On Wednesday night, on the train to Boston with two of my CUNY classmates to NCHC (more on that in an upcoming post), Patryk Perkowski asked me if it was okay to say “you guys.” Despite my frequent feminist writing and ranting, I had never really considered the question – and I myself, use the phrase “you guys” all the time. Feeling a bit flustered, I hedged, and said while I believed in the importance of recognizing and correcting the way patriarchy is perpetuated and internalized through language, perhaps the convenience of “you guys” trumps the need to correct this “sexist” language.
Liz Kelman quickly called me on my bullshit, pointing out that once people make the effort to change these linguistic habits, it actually is pretty easy to maintain the change in the long term. She also pointed out that arguments regarding “convenience” for individuals feed a false idea that one person can’t make a difference.
I knew she was right–I made the decision to refer to my partner as such (instead of boyfriend) recently, and now, for the most part, when I’m referring to him “partner” just rolls off my tongue. I quickly googled something along the lines of “feminism saying ‘you guys’” and found this great article on how “One Seemingly Benign Phrase Makes a Man Out of All of Us.” I highly encourage you to read the article, especially if you’re skeptical about why we shouldn’t say “you guys” to refer to gender-mixed groups, but to summarize:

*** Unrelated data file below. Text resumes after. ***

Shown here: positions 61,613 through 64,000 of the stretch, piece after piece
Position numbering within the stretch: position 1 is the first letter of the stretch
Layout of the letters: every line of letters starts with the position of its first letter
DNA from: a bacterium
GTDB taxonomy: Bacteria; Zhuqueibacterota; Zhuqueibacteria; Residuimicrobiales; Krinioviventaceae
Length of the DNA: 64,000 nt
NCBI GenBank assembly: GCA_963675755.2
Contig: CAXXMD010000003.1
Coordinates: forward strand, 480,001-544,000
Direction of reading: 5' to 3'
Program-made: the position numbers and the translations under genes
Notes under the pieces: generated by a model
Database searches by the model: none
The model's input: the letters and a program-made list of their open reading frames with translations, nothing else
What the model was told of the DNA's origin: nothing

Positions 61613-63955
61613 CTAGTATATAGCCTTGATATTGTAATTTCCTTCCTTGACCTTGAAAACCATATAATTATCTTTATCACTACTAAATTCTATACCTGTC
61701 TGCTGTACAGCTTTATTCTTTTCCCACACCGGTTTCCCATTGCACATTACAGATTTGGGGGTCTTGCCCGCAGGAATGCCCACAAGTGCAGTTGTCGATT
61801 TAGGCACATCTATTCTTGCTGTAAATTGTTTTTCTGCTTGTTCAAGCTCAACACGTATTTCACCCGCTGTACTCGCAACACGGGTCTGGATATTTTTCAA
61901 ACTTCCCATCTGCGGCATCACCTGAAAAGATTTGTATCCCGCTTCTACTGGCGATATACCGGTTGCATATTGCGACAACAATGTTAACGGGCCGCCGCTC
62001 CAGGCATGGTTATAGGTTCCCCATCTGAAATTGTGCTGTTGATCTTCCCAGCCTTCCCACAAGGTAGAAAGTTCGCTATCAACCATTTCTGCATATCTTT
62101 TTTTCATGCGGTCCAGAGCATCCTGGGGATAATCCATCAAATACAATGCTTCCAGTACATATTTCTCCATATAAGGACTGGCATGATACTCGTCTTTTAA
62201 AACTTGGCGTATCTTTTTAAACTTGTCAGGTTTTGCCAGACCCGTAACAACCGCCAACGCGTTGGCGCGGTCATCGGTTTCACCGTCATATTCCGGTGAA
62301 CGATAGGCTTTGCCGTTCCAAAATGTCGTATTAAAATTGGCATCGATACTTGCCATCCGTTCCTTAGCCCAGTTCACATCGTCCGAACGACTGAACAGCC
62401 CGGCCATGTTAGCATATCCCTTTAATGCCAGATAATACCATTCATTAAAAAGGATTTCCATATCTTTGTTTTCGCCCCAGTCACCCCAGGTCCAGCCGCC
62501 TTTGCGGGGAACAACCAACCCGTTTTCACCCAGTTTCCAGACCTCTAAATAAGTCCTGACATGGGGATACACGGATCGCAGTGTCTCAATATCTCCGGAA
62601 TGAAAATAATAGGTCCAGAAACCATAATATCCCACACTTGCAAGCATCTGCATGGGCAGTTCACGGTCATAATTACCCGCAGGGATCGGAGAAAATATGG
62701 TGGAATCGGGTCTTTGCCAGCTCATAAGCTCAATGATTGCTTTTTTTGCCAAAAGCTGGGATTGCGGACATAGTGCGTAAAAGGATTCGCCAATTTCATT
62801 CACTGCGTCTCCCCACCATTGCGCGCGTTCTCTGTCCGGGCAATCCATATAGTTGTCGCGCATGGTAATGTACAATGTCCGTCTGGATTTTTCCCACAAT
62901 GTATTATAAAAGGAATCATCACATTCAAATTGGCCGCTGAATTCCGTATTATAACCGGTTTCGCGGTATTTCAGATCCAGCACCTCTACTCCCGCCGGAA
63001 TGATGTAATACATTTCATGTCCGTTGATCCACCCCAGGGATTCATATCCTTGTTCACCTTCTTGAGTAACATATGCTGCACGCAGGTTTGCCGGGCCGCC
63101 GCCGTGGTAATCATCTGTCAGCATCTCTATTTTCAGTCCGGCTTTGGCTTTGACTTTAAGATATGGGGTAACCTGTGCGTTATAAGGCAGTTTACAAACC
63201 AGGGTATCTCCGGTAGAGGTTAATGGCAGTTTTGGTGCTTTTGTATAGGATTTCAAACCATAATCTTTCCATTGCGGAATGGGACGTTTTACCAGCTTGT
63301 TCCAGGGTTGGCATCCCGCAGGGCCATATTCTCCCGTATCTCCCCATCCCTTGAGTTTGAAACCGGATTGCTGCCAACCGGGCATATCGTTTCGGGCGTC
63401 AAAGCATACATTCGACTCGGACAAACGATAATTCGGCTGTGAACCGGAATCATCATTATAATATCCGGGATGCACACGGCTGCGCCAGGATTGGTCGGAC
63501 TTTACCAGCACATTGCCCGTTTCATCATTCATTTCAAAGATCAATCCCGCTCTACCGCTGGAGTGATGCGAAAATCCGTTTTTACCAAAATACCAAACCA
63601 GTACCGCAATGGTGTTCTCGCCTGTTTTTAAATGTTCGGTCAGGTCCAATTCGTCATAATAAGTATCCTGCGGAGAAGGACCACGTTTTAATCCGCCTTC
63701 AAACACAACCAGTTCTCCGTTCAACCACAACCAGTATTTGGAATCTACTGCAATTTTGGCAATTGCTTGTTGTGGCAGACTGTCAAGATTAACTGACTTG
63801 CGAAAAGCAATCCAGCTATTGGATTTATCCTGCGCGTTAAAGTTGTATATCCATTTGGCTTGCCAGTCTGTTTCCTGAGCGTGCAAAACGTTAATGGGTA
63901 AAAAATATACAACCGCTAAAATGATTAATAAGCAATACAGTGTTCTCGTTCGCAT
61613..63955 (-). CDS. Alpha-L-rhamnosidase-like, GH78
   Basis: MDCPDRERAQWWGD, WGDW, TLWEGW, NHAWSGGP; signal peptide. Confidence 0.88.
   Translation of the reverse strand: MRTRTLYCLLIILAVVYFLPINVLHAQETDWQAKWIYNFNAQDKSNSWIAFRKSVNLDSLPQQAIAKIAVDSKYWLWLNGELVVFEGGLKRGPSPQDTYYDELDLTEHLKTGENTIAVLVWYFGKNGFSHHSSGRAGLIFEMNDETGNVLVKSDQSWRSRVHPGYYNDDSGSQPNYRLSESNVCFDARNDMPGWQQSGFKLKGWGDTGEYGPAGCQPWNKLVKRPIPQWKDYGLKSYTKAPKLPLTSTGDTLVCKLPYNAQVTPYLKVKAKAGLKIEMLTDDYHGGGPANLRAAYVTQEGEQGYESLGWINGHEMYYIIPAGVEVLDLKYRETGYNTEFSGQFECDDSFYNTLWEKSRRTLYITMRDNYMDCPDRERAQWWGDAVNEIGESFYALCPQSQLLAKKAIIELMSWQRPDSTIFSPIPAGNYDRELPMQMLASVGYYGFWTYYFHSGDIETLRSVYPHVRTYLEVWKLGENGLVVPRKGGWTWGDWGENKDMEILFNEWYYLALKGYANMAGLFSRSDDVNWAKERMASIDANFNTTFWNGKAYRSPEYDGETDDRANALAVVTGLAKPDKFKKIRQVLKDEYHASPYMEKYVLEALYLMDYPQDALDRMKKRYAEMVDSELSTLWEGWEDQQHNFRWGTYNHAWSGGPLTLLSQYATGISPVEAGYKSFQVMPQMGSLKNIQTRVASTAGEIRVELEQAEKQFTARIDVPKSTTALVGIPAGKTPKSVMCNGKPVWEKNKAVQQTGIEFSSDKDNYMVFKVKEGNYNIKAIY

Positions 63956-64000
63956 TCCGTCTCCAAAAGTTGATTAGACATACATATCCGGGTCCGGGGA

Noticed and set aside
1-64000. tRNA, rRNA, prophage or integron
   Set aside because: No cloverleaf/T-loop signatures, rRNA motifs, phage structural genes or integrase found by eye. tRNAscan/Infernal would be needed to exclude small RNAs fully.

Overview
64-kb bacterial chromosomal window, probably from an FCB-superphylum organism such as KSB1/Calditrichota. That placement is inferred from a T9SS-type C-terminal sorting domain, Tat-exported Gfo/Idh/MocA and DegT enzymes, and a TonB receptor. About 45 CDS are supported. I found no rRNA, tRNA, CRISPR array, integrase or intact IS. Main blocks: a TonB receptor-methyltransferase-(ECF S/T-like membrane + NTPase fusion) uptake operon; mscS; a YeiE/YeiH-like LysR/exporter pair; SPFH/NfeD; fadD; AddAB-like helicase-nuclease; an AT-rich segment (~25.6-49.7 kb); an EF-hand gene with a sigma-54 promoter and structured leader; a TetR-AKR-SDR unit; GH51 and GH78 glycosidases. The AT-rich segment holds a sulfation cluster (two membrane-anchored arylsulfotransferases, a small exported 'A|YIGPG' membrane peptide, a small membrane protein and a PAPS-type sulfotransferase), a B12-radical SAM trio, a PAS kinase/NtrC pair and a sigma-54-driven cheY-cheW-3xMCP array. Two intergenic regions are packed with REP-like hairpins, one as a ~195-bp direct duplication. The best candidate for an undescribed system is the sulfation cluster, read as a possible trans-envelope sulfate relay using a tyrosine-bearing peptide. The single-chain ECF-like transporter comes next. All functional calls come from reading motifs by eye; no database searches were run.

“Most of us are familiar with the idea of internalized oppression, the subtle process by which members of disenfranchised groups come to accept their own lesser status. We need to recognize that accepting “guys” as a label for girls and women is a particularly insidious example of that process.”
As author Audrey Bilger writes, many people–feminists included–are resistant to stop using the phrase; they insist “guys” has evolved to be gender neutral and/or will eventually have fully evolved into a gender neutral term. And, there’s also a reason it’s become common: it “seems so warm and cozy.”
But I agree with Bilger, and upon reading the article, I made a commitment to stop saying “you guys.”
So for the past two days, I’ve been trying to keep to this commitment – with fairly poor success. Not only have I said “you guys” without thinking about 800 times, I’m not even catching myself doing it! Thankfully Patryk has been calling me out with a snarky “WHO?” everytime I say it.
There was one moment last night when something in my unconscious made me say “y’all” instead, and as soon as I said it, I was thrilled! (Who would have ever thought I would be excited about saying y’all?)
Bilger wrote that it took her almost a year to eradicate it from her own speech, but hard as it is, I’m going to keep it up. Anyone joining me?